Lycoming is also nibbling once again on electronic engine controls, having abandoned the EPIC initiative it unveiled at Oshkosh in 1998. The company offered no details other than to say electronic ignition is on the R&D plate and may appear later this year or early next year. And so might a diesel engine. Without fanfare, Lycoming displayed a diesel or what it calls a “heavy fuel” engine in its booth. Although few details were revealed, the design we saw-apparently a mock-up-is a six-cylinder, liquid-cooled engine with a single turbocharger. A pump/injector unit was mysteriously wrapped in a black shroud, no doubt to spook the competition. The company says four-, six- and eight-cylinder variants are envisioned in horsepower ranges between 150 and 330 HP.

While those initiatives are interesting, the Thielert Group continues to own the aerodiesel market with its top-selling Centurion 1.7 135-HP four-cylinder engine. Frank Thielert says 1500 Centurions are flying, having accumulated 220,000 total fleet hours. At OSH, Thielert announced U.S. approval for a Cessna 172 aerodiesel conversion using the 1.7 engine. Price: about $57,000 to $63,000, dependent on model. Thielert will offer these to fleet operators first, until it expands its U.S. service network by later this year or early next, after which private owners can buy in. Meanwhile, the Centurion 4.0-350 HP-is approved in Europe for the Cessna 206 single and 340, 414 and 421 Cessna twins. See www.centurion-engines.com/ for more.

Remember the huge splash Bombardier/Rotax made in 2003 with the announcement of its sophisticated overhead cam V-6 engines? Although the project has waxed and waned in visibility, the company is still at it, operating under a Florida-based offshoot called Aircraft Engine Services. As if the engine didnt have enough identity problems, its now got a new brand name called REV Aircraft Engines, to signify both its high-revving operating mode and its revolutionary design.

AES says it has an OEM customer for this engine but for more than a year has steadfastly refused to say who the airframer is, claiming the company is worried about overhanging the market and losing sales. Call us skeptical. A couple of OEMs we talked to at AirVenture like the looks of the Rotax engine but wonder if it has enough benefits over a Lycoming or Continental to justify the certification costs. AES may yet prevail, but we think they have an uphill struggle. See www.vaircraftengines.com/.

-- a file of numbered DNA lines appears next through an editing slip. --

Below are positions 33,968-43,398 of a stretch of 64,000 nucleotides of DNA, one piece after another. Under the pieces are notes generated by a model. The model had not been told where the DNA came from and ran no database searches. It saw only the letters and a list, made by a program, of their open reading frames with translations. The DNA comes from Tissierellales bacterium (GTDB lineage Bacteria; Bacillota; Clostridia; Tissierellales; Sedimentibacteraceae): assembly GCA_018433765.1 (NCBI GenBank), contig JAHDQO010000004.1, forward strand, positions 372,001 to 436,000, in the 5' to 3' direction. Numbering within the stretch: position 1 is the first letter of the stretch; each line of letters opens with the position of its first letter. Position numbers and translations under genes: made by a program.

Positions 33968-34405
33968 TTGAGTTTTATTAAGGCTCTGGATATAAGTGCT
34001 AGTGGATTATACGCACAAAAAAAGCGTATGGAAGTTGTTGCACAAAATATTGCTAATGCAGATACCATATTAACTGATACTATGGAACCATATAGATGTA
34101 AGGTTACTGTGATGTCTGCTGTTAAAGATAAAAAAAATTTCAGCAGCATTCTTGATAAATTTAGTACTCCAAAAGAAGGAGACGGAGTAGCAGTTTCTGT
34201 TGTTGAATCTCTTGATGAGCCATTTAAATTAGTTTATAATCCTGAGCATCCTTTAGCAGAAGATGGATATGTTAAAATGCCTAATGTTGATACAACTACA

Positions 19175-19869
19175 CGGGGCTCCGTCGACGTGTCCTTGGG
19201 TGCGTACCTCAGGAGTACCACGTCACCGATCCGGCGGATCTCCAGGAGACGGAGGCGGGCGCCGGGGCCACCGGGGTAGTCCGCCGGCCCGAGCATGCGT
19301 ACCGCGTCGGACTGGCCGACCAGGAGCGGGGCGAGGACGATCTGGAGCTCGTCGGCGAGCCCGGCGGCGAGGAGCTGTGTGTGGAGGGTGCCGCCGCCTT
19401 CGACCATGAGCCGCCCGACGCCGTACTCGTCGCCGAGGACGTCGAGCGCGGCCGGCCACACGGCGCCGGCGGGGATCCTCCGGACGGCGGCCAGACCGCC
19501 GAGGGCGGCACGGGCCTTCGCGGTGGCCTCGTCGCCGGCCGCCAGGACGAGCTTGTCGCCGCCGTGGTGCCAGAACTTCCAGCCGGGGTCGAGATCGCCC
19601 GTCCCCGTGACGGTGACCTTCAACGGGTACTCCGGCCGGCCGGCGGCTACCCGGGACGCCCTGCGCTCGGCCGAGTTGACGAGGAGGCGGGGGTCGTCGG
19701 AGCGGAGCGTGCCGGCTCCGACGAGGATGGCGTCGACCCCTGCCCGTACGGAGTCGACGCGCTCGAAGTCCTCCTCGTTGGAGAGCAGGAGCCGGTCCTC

Superior is getting bullish on cylinder sales-very bullish. Its offering a three-year, no-questions-asked warranty on its line of cylinders. See www.superiorairparts.com/ for more.

Hartzell has developed an advanced structural composite prop fabricated of Kevlar, that promises to be lighter and stronger than previous composite props and even advanced metal props. See www.hartzell.com/.

Extra Aircraft announced the 300-SHP, an upgrade of its EA-300S model that uses one of Lycomings new 350-HP Thunderbolt 580 engines. See www.extraaircraft.com/ for more.

Cessna showed a trial balloon for an LSA aircraft which looked a bit-big surprise here-like a composite Cessna 150. Surprise powerplant? A Rotax. Cessna says its undecided about entering the LSA market.

In its unending quest to expand the general aviation market, Cirrus has announced that you can now hire your own 24/7 instructor to teach you to fly your new SR22. Cost: $85,000, plus living expenses. The company has already had several takers.